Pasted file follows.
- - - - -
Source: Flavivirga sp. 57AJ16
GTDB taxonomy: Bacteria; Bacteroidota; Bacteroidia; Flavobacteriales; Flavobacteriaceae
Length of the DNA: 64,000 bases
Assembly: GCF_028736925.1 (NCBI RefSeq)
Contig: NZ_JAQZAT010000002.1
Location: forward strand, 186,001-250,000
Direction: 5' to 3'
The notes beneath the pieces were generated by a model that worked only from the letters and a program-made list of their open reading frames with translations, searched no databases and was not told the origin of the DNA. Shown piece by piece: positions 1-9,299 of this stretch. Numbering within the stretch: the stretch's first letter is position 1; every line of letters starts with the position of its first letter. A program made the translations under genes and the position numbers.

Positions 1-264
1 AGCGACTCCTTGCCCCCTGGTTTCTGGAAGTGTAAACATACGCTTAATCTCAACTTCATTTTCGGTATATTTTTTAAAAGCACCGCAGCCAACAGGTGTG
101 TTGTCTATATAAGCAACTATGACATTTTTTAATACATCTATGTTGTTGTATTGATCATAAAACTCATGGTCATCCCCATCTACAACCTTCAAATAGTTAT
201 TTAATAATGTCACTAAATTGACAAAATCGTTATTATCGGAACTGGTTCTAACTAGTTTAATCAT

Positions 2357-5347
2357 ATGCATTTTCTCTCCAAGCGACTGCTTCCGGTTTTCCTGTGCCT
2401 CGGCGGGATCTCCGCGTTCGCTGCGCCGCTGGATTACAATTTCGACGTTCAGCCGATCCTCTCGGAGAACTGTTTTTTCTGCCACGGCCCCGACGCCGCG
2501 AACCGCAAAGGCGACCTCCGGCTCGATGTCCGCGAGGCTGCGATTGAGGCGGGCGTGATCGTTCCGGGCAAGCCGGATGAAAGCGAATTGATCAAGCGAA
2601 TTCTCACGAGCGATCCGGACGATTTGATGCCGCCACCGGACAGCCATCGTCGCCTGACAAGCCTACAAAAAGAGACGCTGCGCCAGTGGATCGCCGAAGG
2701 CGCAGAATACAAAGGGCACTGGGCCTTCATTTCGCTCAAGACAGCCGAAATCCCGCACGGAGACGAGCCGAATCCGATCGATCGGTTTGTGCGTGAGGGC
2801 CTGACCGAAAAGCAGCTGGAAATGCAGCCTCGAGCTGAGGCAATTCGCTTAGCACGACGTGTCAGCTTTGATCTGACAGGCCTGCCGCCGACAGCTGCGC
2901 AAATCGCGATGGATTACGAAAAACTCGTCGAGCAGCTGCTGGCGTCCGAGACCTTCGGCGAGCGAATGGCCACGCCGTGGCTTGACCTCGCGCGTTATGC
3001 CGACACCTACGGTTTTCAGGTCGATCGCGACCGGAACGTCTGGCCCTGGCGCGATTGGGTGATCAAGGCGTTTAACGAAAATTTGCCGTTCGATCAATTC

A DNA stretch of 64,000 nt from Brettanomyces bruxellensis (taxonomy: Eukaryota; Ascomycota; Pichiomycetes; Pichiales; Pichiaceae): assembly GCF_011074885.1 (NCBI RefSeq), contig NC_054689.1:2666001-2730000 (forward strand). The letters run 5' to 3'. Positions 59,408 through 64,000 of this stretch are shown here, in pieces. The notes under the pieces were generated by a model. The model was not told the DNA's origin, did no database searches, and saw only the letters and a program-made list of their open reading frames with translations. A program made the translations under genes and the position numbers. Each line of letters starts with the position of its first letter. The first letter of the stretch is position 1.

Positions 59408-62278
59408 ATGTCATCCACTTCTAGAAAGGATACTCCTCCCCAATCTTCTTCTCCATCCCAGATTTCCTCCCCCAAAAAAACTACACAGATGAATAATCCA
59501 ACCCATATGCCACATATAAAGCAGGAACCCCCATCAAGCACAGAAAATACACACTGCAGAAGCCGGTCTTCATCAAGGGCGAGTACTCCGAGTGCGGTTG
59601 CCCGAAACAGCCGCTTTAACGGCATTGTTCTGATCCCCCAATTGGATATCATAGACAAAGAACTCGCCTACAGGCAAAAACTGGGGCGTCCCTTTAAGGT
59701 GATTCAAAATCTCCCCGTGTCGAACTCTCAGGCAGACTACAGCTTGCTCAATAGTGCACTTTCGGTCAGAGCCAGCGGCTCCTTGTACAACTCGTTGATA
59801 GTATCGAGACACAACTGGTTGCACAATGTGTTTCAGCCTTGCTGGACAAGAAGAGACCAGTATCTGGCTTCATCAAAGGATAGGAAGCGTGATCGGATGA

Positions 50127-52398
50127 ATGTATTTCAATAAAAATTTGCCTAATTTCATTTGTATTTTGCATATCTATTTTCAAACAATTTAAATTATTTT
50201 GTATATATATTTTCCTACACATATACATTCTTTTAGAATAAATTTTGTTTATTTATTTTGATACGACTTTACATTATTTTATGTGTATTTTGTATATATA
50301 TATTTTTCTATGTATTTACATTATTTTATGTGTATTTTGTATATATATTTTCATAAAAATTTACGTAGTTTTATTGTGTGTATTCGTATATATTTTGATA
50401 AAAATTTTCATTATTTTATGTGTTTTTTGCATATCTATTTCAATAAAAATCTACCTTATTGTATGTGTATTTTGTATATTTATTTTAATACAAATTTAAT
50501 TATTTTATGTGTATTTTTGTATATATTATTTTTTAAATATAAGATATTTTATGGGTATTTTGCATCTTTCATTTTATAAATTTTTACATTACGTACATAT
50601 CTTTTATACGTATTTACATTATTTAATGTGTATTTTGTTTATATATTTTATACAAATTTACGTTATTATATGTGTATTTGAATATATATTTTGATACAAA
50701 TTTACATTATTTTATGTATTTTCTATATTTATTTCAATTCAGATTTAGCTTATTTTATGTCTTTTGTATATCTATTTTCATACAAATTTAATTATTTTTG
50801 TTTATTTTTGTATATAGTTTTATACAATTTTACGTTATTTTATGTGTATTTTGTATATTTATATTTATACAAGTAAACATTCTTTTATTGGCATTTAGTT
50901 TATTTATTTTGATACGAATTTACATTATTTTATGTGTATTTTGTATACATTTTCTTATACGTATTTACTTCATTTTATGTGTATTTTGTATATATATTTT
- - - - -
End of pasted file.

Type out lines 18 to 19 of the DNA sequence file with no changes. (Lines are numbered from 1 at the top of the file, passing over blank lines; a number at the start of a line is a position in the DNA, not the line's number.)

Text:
2701 CGCAGAATACAAAGGGCACTGGGCCTTCATTTCGCTCAAGACAGCCGAAATCCCGCACGGAGACGAGCCGAATCCGATCGATCGGTTTGTGCGTGAGGGC
2801 CTGACCGAAAAGCAGCTGGAAATGCAGCCTCGAGCTGAGGCAATTCGCTTAGCACGACGTGTCAGCTTTGATCTGACAGGCCTGCCGCCGACAGCTGCGC